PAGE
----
That's quite a high-risk gamble, considering that the Bundys -- and the whole land privatization push -- are probably not held in high esteem by mainstream Nevada voters (perhaps evidenced by Trump's defeat of Cruz in Nevada by more than 20 percentage points). It's also safe to assume that the folks behind ALEC are not too happy with the fact that the Bundys have exposed the organization's "states rights" lobbying agenda for what it is -- a land grab to benefit private interests.

Those interests include the Koch brothers, who are major funders of ALEC. The family company, Koch Industries, happens to be interested in logging, mining and ranching -- the same interests that Ammon Bundy has loudly proclaimed to support.

To hammer home the connection between the Malheur takeover and Ted Cruz, last week Ammon Bundy's legal team linked to the Cruz ad through Facebook with this observation:

"... For better or worse, you have to give props to the refuge protesters and cowboy campers forcing the presidential candidates to put these previously ignored issues to the forefront. You don't have to agree with their speech, their constitutional analysis, or their tactics, but you have to admit they are getting results politically without city riots and destroying neighborhood businesses."

For fans of Blazing Saddles the "cowboy campers" reference is a wee bit hilarious, but more to the point, the thinly veiled racism ("city riots" -- really?) certainly doesn't help Cruz among mainstream voters.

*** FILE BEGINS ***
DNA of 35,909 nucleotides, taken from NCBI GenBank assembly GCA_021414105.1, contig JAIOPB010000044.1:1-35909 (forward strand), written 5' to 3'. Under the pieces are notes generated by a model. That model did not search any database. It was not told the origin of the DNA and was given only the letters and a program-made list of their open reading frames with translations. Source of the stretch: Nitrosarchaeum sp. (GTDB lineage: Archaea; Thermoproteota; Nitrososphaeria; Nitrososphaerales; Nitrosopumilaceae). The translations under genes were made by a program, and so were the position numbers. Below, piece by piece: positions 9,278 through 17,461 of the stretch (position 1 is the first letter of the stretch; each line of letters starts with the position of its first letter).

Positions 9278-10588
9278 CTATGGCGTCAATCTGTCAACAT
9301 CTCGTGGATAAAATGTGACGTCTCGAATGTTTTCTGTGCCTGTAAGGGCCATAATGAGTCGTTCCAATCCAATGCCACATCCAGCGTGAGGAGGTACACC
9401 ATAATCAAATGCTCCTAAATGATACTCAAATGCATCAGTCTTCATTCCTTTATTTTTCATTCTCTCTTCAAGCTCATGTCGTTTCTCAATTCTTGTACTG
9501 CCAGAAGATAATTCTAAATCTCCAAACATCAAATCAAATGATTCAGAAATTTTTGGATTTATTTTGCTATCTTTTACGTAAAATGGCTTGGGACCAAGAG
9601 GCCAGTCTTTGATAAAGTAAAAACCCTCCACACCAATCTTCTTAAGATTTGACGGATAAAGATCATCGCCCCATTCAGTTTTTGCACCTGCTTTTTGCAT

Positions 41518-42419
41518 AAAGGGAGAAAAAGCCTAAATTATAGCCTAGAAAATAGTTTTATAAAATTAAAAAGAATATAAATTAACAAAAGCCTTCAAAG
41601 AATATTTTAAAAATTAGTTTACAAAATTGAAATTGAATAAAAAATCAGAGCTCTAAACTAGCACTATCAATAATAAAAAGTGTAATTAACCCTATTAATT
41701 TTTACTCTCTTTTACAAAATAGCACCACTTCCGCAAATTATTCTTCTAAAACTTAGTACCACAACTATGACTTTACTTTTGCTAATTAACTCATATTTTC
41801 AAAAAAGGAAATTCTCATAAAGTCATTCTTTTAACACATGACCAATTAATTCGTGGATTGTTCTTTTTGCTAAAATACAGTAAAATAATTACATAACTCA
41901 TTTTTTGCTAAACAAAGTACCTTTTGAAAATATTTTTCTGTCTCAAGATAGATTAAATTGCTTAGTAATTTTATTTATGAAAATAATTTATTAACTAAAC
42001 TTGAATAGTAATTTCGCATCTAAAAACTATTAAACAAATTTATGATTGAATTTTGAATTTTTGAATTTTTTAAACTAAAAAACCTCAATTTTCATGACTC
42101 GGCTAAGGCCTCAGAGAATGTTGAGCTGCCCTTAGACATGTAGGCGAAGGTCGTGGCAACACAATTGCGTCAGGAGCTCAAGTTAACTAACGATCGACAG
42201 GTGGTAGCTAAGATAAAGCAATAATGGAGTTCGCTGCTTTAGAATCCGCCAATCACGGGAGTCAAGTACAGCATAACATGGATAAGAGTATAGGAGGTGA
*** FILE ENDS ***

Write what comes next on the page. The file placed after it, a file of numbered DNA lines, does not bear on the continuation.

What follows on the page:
The fact is that the fallout from Malheur is continuing to fall. Earlier this week, The Oregonian reported that prosecutors are preparing a new indictment involving more charges and more defendants, based on papers filed last Friday by a federal public defender. Apparently the hammers will fall some time next week.

This all puts Sen. Cruz in a rather awkward position, given his track record of support from ALEC and the Koch brothers, including support from the oil and gas fracking industry.

On the other hand, Cruz has amassed quite a reputation for making enemies out of his allies on the Republican roster, so perhaps the senator's damn-the-torpedoes pursuit of the Bundy endorsement is just more of the same.

Recent developments bear that out. According to a report at Daily Kos, the Koch brothers have dispatched a top adviser to assist Marco Rubio, who seems on track to sail past Sen. Cruz in the race to catch up to Trump.

Photo: "A view of the Steens Mountains from the Buena Vista Overlook located in the Malheur National Wildlife Refuge" via Oregon DOT, flickr.com.

Tina Casey headshotTina Casey

Tina writes frequently for TriplePundit and other websites, with a focus on military, government and corporate sustainability, clean tech research and emerging energy technologies. She is a former Deputy Director of Public Affairs of the New York City Department of Environmental Protection, and author of books and articles on recycling and other conservation themes. She is currently Deputy Director of Public Information for the County of Union, New Jersey. Views expressed here are her own and do not necessarily reflect agency policy.